This year’s budget was an opportunity for the NSW government to deliver major investment in social and affordable housing to address the urgent need for homes that people can afford especially at this time as we face the social and economic impacts of Covid in the coming year.
Unfortunately the Treasurer has not delivered any significant funds, plans or strategies to deal with the growing crisis in housing in NSW. This is in stark contrast to the $5.2b that the Victorian government committed to spend on the development of some 12,000 public housing dwellings in the next 4 years.
There is $110m this year to provide upgrades and maintenance to social housing properties, including properties managed by Community Housing Providers and this figure includes funds to provide jobs for this work.
This is important funding as it’s vital to address the chronic neglect of maintenance in the government’s social housing stock. However this funding does not address the urgent need to build and develop many more dwellings that people can afford to live in during 2020-2021.
The allocation of $182.9 million for the construction and acceleration of new social housing properties across NSW by the Land and Housing Corporation and the claim that this will result in an addition 1300 new social housing dwellings, is not adequate.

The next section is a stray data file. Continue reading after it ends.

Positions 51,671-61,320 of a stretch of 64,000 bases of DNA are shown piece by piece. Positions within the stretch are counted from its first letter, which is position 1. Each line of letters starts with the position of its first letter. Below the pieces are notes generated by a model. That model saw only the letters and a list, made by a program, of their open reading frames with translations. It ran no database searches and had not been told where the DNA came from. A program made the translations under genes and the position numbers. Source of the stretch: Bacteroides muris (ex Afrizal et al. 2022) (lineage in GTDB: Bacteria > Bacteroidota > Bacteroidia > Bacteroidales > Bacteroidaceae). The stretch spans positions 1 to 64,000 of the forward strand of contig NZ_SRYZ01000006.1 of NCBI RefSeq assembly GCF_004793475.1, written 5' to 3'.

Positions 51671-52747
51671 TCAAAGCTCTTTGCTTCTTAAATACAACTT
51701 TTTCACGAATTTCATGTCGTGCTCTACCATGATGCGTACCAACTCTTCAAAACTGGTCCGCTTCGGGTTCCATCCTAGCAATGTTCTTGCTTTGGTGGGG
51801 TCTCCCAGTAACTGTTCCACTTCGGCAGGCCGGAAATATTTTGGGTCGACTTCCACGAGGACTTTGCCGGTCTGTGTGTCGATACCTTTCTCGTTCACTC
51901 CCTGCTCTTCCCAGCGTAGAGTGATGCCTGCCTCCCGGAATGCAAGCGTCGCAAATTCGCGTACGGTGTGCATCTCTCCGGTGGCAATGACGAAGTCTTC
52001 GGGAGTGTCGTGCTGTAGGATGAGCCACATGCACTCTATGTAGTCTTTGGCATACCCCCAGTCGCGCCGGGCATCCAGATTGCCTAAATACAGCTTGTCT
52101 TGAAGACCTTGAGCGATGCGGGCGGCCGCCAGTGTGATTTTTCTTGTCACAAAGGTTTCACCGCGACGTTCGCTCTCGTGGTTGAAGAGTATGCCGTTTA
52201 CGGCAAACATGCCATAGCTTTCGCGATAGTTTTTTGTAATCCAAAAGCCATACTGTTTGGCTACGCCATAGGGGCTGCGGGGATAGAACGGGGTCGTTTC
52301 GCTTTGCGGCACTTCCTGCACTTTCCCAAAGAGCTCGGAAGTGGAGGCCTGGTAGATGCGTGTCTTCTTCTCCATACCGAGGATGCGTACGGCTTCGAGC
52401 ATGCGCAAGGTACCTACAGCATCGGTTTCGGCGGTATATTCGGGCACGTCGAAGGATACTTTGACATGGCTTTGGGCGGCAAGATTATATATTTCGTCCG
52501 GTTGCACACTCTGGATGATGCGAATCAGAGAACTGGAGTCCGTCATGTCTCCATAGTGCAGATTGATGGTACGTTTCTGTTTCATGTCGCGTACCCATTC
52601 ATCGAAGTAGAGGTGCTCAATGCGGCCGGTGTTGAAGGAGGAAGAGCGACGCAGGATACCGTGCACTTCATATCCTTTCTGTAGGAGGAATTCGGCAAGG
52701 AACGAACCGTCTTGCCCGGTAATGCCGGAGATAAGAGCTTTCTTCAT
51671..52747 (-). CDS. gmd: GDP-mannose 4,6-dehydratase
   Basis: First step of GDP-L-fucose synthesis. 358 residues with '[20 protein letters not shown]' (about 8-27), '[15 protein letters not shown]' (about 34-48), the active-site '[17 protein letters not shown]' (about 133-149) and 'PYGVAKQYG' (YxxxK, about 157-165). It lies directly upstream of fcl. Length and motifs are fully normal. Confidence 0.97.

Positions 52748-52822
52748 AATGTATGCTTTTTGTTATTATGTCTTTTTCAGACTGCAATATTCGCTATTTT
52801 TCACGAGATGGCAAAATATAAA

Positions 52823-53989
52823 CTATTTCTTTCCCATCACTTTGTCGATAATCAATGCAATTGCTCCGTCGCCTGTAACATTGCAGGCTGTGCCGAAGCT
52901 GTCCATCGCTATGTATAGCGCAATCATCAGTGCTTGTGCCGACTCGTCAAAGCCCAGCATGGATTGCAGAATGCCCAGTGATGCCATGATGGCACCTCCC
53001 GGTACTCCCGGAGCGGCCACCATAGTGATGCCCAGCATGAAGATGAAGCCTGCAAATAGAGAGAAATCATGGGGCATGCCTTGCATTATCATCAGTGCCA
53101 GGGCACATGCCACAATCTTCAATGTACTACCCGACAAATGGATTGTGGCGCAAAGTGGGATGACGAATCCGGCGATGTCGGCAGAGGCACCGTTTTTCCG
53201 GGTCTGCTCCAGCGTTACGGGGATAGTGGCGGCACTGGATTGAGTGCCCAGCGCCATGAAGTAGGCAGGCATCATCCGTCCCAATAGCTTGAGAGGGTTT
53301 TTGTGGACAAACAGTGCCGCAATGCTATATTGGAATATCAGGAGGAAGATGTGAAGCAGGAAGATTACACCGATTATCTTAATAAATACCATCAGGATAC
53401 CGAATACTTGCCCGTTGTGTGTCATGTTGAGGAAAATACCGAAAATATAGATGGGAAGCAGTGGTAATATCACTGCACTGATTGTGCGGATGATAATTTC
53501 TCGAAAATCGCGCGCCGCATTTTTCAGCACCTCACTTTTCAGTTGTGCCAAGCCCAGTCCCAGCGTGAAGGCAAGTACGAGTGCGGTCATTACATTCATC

This will not produce homes for the more than 100,000 people on the social housing waiting list now or the many more who will need social housing as the economic situation worsens in the next 12 months as a result of Covid.
Just $17.3m has been allocated to funding Aboriginal housing for only 53 new homes in regional and metro locations. Included in this allocation is support for Aboriginal employment in the construction and trade industry.
The lack of social and affordable Aboriginal housing is severe and will not be solved by this small funding package.
$14.4 million has been allocated to support the Aboriginal Community Housing (ACHP) sector to undertake maintenance, roof restoration/replacements, air conditioning and solar power installation, and construct granny flats and extensions to improve living conditions for Aboriginal people in NSW.
Compared to the $100m allocation for sports infrastructure in NSW, these budget allocations are shamefully inadequate in addressing the urgent housing needs of Aboriginal people in NSW.
The support for homelessness services in this budget is welcome. The $291.8 million to deliver a range of specialist homelessness services across New South Wales is crucially important given the predicted rise in those experiencing homelessness as a result of the impacts of the pandemic and is testament to the positive work done by peak homelessness and housing bodies throughout the pandemic.
For those hoping to buy a home, the Treasurer’s statements on a potential transition away from the current transfer duty and land tax system should mean that purchasing a home is more affordable for first home buyers into the future.